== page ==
5 circs in a hex - harder version

Geometry Level 5

The smallest regular hexagon that can hold five unit circles has a side length s s .

Enter the first 4 non-zero digits of s 3 |s-3| .

If s s is exactly 3, enter 0.

The answer is 6446.

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1 solution

Jeremy Galvagni
Nov 14, 2018

We seek the length A B = N K e t c . AB=NK etc. Call this length x x . The plan: find the lengths of the legs in terms of x x of right C G F \triangle CGF which has hypotenuse 2 2 . The Pythagorean Theorem will give an equation we can solve for x x .

There are many 30-60-90 right triangles. I can use the ratios to find many of the lengths in the picture.

D I = H J = E C = M F = 1 , I B = 3 , K J = K L = 3 / 3 , R C = P O = 2 3 / 3 , F D = 2 , P O = O M = x / 2 DI=HJ=EC=MF=1, IB=\sqrt{3}, KJ=KL=\sqrt{3}/3, RC=PO=2\sqrt{3}/3, FD=2, PO=OM=x/2 .

G M = 3 x / 2 GM=\sqrt{3}x/2 so G F = 3 x 2 1 GF=\frac{\sqrt{3}x}{2}-1

J I = H D = x 4 3 / 3 JI=HD=x-4\sqrt{3}/3 , F H D = 120 \angle FHD=120 , H F D = θ \angle HFD=\theta , F D H = 60 θ \angle FDH=60-\theta .

Solving F H D \triangle FHD as it is S s A SsA is a bear. I'll leave out most of the details. Using the law of sines to find θ \theta and then again will allow us to find an expression for F H FH : Simplified as much as possible F H = 2 3 x 2 16 + 3 x 2 x 2 + 2 3 3 FH=2\sqrt{\frac{-3x^{2}}{16}+\frac{\sqrt{3}x}{2}}-\frac{x}{2}+\frac{2\sqrt{3}}{3}

O N = x / 2 2 3 / 3 ON= x/2-2\sqrt{3}/3

O M = C G = 2 x 5 3 3 2 3 x 2 16 + 3 x 2 OM=CG=2x-\frac{5\sqrt{3}}{3}-2\sqrt{\frac{-3x^{2}}{16}+\frac{\sqrt{3}x}{2}}

Now for that Pythagorean theorem! I'll spare some more gory details. C G 2 + F G 2 = 2 2 CG^{2}+FG^{2}=2^{2} simplifies to

0 = 4 x 2 17 3 x 3 + 16 3 + ( 8 x + 20 3 3 ) 3 x 2 16 + 3 x 2 0=4x^2-\frac{17\sqrt{3}x}{3}+\frac{16}{3}+(-8x+\frac{20\sqrt{3}}{3})\sqrt{\frac{-3x^{2}}{16}+\frac{\sqrt{3}x}{2}} You can solve this numerically, but to try for an exact form let's get this to a polynomial.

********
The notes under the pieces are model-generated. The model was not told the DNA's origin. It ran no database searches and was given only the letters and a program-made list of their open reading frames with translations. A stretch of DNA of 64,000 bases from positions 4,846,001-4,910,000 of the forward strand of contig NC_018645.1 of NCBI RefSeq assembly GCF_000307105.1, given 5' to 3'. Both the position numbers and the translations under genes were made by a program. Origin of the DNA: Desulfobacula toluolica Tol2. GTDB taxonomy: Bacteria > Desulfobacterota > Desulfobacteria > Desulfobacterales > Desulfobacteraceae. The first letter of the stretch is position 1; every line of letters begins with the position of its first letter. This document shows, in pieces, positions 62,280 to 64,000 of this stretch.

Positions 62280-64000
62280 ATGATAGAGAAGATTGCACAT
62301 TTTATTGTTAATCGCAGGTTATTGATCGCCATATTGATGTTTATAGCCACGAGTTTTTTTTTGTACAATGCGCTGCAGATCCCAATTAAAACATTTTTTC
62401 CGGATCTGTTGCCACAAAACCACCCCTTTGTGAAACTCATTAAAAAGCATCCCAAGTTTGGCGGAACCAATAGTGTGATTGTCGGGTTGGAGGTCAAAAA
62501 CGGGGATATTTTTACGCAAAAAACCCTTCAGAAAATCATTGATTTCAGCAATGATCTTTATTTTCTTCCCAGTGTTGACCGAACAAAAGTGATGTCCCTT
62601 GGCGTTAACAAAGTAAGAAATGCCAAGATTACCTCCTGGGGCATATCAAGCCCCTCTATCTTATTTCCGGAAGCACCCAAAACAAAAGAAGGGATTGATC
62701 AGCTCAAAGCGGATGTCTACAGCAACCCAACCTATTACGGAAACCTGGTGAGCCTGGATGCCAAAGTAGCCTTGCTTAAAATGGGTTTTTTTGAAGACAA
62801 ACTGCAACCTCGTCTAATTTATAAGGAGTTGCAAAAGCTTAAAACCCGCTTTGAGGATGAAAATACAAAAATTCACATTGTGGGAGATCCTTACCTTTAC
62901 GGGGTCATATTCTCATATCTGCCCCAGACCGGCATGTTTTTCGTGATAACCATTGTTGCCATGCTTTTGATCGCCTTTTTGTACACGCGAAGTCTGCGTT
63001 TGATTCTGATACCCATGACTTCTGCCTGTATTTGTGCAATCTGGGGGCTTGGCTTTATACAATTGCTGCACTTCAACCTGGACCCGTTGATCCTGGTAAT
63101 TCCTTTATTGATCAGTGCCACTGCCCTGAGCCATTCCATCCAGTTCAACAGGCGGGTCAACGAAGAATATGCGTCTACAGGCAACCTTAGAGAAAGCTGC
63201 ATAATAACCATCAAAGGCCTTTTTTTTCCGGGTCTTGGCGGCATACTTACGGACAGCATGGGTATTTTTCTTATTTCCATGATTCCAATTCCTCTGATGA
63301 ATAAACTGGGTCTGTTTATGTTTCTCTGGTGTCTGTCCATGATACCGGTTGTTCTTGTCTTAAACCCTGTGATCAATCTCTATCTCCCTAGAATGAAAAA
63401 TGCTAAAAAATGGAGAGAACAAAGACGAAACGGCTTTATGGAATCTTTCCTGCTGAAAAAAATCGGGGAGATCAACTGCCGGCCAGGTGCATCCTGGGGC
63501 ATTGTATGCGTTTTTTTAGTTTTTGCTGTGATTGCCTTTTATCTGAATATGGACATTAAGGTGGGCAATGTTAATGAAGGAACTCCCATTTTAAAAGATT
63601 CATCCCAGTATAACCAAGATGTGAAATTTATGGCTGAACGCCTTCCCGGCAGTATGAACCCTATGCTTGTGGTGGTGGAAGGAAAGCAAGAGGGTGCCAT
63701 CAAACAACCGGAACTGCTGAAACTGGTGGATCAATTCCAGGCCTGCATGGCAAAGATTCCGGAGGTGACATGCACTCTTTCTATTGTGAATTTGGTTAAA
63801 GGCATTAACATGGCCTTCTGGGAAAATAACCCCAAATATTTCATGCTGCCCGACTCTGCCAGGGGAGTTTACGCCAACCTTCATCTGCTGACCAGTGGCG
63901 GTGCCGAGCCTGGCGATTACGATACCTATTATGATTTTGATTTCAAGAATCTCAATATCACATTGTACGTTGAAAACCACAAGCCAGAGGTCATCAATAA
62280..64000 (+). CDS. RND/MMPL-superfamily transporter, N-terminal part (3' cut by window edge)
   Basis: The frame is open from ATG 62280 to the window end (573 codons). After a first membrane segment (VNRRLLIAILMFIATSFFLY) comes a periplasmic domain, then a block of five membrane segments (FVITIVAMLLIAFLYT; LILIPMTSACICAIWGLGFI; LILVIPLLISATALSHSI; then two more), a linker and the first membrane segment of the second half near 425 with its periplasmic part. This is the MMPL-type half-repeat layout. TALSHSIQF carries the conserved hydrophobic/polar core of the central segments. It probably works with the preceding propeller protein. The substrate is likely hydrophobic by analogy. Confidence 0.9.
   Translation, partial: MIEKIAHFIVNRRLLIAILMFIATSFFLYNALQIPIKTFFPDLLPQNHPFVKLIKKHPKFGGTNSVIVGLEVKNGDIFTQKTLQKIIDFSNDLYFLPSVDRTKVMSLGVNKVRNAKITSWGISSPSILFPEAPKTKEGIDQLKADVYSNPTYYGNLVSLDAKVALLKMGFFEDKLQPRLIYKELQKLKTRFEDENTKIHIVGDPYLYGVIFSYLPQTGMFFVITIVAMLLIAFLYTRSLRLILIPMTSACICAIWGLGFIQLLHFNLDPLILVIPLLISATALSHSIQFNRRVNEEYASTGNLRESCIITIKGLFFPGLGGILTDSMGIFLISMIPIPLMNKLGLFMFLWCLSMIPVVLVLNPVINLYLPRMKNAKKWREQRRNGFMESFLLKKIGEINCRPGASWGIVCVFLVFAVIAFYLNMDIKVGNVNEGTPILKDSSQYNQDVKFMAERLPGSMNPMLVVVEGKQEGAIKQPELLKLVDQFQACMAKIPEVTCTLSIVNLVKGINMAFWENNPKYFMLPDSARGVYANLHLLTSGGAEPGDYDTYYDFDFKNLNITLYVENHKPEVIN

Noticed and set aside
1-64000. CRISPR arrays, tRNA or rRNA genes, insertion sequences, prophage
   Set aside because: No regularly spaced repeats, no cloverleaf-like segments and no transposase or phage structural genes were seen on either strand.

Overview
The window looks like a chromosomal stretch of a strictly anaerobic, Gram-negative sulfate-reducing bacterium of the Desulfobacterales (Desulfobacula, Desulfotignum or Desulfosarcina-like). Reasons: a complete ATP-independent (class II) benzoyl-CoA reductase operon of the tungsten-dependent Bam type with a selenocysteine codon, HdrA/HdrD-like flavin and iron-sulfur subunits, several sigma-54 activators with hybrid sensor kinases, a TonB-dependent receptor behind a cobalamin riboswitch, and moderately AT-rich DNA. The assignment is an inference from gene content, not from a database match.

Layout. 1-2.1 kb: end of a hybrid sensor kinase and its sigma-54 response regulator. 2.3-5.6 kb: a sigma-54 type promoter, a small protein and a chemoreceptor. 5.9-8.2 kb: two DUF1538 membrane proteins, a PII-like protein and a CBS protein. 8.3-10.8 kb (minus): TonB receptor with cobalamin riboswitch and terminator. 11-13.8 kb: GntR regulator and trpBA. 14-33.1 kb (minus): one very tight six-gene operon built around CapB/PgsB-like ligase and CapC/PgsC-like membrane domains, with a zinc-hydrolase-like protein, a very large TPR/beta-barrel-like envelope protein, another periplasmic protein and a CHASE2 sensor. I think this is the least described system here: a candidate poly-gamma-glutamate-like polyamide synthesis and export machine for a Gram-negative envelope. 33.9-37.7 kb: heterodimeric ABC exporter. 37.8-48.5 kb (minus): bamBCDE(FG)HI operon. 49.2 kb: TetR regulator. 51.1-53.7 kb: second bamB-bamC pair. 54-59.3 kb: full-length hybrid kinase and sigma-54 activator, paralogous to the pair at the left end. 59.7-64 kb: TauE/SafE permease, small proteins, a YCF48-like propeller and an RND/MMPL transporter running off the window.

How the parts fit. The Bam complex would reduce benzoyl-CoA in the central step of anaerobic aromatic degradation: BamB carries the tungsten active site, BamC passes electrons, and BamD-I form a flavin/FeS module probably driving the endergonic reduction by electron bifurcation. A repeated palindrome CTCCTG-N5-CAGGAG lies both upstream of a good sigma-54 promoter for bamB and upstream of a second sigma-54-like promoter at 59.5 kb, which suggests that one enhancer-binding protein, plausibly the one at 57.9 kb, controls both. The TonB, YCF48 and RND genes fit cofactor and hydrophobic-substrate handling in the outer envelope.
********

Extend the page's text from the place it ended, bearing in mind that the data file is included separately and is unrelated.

Move the square root term to one side, square both sides, then simplify to the quartic polynomial equation:

63 x 4 219 3 x 3 + 729 x 2 286 3 x + 64 = 0 63x^{4}-219\sqrt{3}x^{3}+729x^{2}-286\sqrt{3}x+64=0

s s is the greatest of the four real solutions to this equation. Wolfram|Alpha can give the exact form, but they aren't pretty.

s 2.999355399 s \approx 2.999355399 so s 3 0.000644601 |s-3| \approx 0.000644601 and the first 4 non-zero digits are 6446 \boxed{6446}

awfully close to exactly 3

A Former Brilliant Member - 2 years, 6 months ago

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Indeed. I was surprised. Nice job solving it.

Jeremy Galvagni - 2 years, 6 months ago

For 6 circles the answer is exactly three, of course. It turns out removing a circle just doesn't save you much.

Jeremy Galvagni - 2 years, 6 months ago

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Well, right, that's the amazing thing about it....it shrinks the hexagon only just a tiny bit.

A Former Brilliant Member - 2 years, 6 months ago

For 6 circles the answer is NOT exactly three. I will write this as a new problem right now. It's around 3.15

Jeremy Galvagni - 2 years, 6 months ago

I guessed this configuration. But did not have patience to finish. What is the reason that this gives the smallest regular hexagon. Only guess is answer should be symmetrical.

Srikanth Tupurani - 2 years, 6 months ago

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It is very hard to prove that such packings are minimal. All I can tell you is many people have tried to improve this result.

Jeremy Galvagni - 2 years, 6 months ago

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It is frustrating that most of the questions of this type are difficult to prove. In most cases one common observation is the solution has some symmetry.

Srikanth Tupurani - 2 years, 6 months ago

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@Srikanth Tupurani In these kind of problems it is difficult to solve by using multivariable calculus. It becomes too complex. The hexagon with smallest possible length should be such that each circle touches one of the sides. Suppose we have a line segment AB which touches a circle of unit radius at X for what point X and what length AB we can draw another four circles of unit radius and five segments such these six segments form a hexagon and the five unit circles are inside it. and each circle touches one of the sides of the hexagon. If we answer this question there is a little hope. But it is not at all easy.

Srikanth Tupurani - 2 years, 6 months ago

Excellent problem and solution! I took the slightly different approach of fixing the side of the hexagon as 1 1 and using coordinate geometry (equations coming from the distances between centres of adjacent blue circles and from the tangency points between the circles and hexagons). That particular forest was also full of bears. Thanks for a fun problem.

Chris Lewis - 2 years, 6 months ago

Iliya Hristov - 6 months, 4 weeks ago

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